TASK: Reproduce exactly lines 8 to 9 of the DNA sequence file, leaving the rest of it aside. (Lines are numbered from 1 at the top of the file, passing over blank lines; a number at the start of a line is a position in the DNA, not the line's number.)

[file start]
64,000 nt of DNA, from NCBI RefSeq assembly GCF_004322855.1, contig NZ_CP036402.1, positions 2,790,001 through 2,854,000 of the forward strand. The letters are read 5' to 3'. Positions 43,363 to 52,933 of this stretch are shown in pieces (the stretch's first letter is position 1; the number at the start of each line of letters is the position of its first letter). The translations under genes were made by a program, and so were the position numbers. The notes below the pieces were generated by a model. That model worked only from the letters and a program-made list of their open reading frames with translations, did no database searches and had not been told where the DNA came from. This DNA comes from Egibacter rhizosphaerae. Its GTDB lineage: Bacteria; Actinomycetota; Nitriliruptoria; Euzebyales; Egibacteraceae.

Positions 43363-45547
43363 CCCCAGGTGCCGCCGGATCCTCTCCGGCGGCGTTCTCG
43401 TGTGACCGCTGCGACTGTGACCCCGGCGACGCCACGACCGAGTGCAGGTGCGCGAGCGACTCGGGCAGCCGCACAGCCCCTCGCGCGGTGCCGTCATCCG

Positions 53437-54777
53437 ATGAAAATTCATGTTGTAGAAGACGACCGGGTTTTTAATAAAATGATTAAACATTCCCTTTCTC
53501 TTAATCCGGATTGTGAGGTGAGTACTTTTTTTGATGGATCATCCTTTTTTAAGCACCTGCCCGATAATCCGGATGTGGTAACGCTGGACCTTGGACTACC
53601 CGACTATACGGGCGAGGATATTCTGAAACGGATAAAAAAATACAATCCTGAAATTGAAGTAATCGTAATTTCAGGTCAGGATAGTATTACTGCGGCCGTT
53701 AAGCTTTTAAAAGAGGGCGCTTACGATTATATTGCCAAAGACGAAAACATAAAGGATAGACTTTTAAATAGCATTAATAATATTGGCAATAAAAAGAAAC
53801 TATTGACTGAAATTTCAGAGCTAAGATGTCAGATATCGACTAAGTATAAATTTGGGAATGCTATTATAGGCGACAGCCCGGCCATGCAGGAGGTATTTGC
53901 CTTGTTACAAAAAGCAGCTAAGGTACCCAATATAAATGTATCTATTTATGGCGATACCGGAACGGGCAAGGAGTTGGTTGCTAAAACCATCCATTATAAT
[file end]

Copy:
53601 CGACTATACGGGCGAGGATATTCTGAAACGGATAAAAAAATACAATCCTGAAATTGAAGTAATCGTAATTTCAGGTCAGGATAGTATTACTGCGGCCGTT
53701 AAGCTTTTAAAAGAGGGCGCTTACGATTATATTGCCAAAGACGAAAACATAAAGGATAGACTTTTAAATAGCATTAATAATATTGGCAATAAAAAGAAAC